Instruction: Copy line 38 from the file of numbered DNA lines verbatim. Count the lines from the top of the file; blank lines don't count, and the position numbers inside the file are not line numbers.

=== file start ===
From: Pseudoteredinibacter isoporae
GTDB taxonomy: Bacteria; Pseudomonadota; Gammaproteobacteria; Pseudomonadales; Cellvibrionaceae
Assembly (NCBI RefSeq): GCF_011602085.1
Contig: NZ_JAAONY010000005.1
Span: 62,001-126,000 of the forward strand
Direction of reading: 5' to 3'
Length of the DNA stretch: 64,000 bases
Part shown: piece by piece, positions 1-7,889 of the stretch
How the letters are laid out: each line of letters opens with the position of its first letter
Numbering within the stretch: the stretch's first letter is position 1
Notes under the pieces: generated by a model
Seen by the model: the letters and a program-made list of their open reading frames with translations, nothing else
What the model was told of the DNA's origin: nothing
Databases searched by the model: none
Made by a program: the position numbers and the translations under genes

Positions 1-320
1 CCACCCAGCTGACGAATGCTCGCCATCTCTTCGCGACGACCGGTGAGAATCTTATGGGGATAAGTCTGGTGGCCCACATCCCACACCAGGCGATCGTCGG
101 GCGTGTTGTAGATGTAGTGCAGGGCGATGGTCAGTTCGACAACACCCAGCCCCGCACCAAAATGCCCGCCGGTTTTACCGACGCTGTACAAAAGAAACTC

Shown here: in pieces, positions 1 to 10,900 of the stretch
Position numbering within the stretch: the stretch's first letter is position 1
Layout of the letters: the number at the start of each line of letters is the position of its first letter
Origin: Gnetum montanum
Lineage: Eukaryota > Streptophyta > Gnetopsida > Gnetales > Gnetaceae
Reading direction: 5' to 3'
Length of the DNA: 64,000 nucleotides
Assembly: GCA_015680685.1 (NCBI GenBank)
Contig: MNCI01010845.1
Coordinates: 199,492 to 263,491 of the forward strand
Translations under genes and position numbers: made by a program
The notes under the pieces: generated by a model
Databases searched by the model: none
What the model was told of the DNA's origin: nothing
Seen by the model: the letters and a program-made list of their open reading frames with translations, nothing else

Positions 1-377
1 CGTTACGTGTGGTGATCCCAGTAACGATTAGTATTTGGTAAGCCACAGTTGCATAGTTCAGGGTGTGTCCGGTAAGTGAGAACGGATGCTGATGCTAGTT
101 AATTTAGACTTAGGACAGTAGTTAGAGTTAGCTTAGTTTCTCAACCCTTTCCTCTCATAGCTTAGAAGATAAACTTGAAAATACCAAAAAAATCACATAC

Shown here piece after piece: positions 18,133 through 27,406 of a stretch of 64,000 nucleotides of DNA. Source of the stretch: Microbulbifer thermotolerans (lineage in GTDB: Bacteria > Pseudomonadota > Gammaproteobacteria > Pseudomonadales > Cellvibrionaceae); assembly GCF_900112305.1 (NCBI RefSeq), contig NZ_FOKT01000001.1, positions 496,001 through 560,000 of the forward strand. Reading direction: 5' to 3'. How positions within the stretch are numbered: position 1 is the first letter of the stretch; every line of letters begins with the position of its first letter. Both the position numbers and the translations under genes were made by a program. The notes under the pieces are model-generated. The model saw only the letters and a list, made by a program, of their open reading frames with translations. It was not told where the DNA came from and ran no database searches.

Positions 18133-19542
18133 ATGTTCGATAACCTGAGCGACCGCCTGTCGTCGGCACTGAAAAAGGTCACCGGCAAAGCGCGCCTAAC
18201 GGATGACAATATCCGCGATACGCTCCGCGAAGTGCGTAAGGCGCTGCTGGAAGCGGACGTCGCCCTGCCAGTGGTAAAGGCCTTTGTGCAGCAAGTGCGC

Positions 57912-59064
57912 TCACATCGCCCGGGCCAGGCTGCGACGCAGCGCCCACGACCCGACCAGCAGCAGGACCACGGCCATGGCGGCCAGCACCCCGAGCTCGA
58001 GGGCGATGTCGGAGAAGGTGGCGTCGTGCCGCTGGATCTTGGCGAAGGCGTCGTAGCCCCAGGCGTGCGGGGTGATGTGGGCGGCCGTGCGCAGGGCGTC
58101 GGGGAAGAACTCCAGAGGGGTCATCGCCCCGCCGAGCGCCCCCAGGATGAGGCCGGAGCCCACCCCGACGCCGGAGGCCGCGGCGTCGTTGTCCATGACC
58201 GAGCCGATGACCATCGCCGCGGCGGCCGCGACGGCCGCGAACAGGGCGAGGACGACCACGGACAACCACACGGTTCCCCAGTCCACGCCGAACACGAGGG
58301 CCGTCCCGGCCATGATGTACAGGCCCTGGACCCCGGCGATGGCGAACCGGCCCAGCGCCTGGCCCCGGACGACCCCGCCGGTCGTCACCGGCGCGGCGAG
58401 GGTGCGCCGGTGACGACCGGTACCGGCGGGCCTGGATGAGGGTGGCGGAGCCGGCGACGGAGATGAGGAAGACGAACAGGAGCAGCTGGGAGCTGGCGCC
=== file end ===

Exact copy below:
Positions 18133-19542